They absolutely are, common names are x100 better than learning latin names.
That has nothing to do with a name, CV suggests house fly for any fly picture.
They absolutely are, common names are x100 better than learning latin names.
That has nothing to do with a name, CV suggests house fly for any fly picture.
“Little Black Ant” is a ridiculously common name for that species. Not adding it seems very foolish. There are plenty of other confusing names out there that we’re just stuck with, this one is no different.
Also, just because you don’t use common names doesn’t mean most users do - in fact the vast majority of users mostly or only use common names.
Lawn Daisy is an interesting one here because in the UK the plant is just “daisy”. The Plant Atlas calls it “Daisy”, NatureSpot calls it a “Daisy”, the RHS calls it a “daisy”, the one wildflower website I use calls it a “daisy”. Stop someone on the street and ask them what the white and yellow flower that grows in lawns is, and they’ll say “daisy” before backing away from you slowly.
There are other daisies, like the Seaside Daisy, Shasta Daisy, Oxeye Daisy… but Bellis perennis? That’s usually just the daisy. No adjectives.
And yet that gets removed because it’s deemed confusing - well, no, it’s what it’s called here! Most people here would probably work out “lawn daisy”, although “common daisy” is more common amongst places that do give it a two-word name… but both are still less common than just “daisy” here.
Yes, the guidelines specify that common names should not be created solely on iNat by iNaturalist users. So creating new combinations of names shouldn’t happen either.
I do think that prioritizing common names is a useful tool for reducing confusion. One of the main benefits of having common names is that it can allow users to find organisms. Keeping common names but deprioritizing them allows these users to still find organisms, while also reducing potential confusion.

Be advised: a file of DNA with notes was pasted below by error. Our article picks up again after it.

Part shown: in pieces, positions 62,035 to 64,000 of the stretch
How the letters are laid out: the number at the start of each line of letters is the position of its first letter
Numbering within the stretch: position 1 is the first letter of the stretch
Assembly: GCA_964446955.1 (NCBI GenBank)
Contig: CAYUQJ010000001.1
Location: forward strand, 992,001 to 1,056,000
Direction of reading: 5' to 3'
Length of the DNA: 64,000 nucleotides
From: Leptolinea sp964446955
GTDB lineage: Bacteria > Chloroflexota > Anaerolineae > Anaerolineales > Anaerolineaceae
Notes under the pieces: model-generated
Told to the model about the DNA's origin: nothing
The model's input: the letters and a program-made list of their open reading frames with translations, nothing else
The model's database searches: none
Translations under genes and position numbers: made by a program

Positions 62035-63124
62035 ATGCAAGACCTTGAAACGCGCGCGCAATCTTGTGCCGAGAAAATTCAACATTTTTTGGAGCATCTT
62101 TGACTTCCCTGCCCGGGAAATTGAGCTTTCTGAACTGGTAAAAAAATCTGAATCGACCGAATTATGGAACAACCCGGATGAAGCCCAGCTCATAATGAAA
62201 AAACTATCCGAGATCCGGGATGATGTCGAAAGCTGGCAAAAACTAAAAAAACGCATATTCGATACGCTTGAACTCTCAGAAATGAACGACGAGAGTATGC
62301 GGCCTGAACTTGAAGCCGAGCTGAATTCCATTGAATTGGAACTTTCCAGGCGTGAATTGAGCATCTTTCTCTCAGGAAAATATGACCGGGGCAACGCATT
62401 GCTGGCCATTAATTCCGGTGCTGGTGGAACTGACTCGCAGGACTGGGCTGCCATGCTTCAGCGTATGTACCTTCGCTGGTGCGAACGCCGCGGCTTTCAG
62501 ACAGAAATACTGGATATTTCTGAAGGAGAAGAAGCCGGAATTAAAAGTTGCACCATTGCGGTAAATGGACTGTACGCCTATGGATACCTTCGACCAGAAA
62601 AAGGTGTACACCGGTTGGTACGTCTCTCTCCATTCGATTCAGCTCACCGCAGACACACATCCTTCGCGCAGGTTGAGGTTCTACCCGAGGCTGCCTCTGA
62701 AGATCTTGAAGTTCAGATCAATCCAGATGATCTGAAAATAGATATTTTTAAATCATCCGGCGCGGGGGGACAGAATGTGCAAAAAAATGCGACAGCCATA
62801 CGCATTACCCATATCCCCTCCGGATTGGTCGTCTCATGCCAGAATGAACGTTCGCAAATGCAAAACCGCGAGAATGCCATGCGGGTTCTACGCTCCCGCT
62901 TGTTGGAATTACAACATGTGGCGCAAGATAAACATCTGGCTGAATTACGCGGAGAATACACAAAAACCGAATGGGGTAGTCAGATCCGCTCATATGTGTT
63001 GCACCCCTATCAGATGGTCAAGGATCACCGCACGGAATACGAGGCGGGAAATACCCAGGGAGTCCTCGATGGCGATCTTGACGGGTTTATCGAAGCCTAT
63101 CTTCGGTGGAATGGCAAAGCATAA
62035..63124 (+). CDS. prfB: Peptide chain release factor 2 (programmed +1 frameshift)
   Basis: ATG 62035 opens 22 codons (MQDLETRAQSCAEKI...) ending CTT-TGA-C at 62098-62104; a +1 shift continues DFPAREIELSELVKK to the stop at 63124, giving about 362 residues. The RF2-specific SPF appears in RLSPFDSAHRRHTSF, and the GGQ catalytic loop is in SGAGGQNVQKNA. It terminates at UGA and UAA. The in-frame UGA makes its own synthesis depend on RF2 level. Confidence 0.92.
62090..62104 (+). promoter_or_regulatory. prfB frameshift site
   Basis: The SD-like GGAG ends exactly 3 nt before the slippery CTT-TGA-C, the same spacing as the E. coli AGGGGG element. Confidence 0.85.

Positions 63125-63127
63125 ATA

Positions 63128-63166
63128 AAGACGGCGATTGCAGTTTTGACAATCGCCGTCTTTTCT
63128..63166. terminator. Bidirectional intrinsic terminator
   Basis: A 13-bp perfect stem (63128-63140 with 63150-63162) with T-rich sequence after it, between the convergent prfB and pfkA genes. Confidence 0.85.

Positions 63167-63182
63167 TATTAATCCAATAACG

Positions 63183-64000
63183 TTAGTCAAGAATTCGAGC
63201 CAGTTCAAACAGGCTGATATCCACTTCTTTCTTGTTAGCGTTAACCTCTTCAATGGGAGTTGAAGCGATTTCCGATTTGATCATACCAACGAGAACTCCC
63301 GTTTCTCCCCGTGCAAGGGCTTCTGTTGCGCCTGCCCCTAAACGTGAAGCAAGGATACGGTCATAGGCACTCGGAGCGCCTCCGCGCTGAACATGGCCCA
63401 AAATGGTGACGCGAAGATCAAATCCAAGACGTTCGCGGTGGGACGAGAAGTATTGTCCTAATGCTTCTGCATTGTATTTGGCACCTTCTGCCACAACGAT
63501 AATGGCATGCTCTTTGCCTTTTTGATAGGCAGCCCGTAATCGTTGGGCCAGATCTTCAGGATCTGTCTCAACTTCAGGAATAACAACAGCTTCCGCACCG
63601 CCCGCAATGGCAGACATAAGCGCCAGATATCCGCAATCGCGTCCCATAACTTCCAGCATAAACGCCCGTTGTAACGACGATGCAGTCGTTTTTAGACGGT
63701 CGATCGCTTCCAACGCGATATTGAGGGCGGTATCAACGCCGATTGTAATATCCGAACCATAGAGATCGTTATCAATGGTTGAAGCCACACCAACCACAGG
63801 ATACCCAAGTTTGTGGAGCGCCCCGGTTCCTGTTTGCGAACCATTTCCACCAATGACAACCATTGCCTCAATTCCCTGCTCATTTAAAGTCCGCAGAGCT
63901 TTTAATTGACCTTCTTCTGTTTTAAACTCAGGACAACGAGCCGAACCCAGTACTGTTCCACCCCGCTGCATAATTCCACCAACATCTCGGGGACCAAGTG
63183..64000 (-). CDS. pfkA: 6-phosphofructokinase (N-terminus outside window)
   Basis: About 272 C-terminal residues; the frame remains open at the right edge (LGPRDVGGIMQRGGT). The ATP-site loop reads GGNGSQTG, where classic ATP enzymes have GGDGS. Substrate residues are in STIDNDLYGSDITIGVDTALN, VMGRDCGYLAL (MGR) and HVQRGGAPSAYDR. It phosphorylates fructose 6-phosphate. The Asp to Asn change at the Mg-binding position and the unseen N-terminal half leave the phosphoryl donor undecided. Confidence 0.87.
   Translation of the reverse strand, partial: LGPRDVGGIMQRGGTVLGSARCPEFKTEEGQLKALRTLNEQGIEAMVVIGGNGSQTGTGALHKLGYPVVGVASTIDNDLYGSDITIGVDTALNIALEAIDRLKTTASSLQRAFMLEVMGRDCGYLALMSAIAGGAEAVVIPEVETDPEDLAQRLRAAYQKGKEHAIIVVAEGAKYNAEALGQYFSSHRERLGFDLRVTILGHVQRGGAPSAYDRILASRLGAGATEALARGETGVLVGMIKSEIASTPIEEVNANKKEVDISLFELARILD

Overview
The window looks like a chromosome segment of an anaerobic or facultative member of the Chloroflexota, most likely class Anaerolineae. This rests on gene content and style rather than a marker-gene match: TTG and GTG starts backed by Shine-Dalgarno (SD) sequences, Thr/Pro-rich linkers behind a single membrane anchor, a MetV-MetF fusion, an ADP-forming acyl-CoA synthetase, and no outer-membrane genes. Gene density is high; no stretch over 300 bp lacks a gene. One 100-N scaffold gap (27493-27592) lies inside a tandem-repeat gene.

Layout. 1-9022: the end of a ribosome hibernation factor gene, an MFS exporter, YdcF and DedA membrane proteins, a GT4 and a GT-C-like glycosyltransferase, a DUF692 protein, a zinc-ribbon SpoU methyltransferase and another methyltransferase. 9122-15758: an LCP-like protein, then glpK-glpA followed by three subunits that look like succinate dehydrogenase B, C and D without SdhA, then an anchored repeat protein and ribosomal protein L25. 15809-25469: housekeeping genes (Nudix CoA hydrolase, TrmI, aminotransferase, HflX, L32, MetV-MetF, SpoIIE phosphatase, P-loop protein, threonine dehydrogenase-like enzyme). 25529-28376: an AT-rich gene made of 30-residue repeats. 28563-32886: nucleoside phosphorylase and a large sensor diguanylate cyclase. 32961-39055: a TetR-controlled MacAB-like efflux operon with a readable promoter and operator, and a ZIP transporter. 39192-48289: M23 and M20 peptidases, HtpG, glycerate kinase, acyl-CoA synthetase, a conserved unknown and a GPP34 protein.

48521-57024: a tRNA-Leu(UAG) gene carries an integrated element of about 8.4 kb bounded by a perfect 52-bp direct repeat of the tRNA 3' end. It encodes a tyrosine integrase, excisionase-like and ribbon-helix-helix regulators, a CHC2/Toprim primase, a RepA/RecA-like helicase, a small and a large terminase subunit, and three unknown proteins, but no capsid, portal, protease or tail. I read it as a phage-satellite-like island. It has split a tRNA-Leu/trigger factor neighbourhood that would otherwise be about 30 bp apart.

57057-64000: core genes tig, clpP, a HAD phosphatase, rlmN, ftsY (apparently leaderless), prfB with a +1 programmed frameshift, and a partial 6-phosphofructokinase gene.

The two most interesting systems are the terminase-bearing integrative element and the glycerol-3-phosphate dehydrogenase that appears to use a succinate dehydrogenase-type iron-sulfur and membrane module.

With something like birds, where the vast majority of species actually have a common name in most areas, I entirely agree. However, with something like ants, with tens of thousands of species existing and only a small handful having common names, many of them cannot be consistently helpful. What does the name little black ant serve to someone learning, when there’s a dozen near-identical species they’d have to learn as well, all of which only have scientific names?
Same point as above. Not with all taxa. Most people uploading ants are usually clicking on the CV suggestions or googling something and pulling a name from a pest service website that has the first vaguely right-looking answer. And the identifiers obviously do not rely on the common names because you can’t when they they don’t exist for most species (and I can also say that with confidence as I know them).
I do have to wonder: what is the logic behind a “valid source” for common names? With something like the ESA, I don’t think they’re actually coming up with the names most of the time, they’re probably just trying to find some name rather than none and listing it, so it could be coming from any random source. And common names pop up colloquially; if a group of people on iNat have a nickname for a species, why is their name not a valid source, but some name on any other site is fine? I think some common names on BugGuide for example are made up by people there (not really being found elsewhere), so how is that any different than people on iNat creating a name when we are allowed to use the BugGuide name? If me and some other people interested in ants create our own website, and add our own names, can we then reference the site and add the names to iNat? I’ve also seen some names that have been crafted on iNat, lasted for a while, and then have begun being used on other sites; are those names now valid because they have external sources? I get the point of avoiding making new names, but I feel like that rule emphasizes the fact that having a common name is not always better than lacking one, which I think is also a logical reason for some common names’ removal/adaptation. I think that if the community committed to a taxon wants to improve it by creating a better, more suitable name, there shouldn’t be anything wrong with it as long as there’s consensus and the taxon is still findable by its older name(s).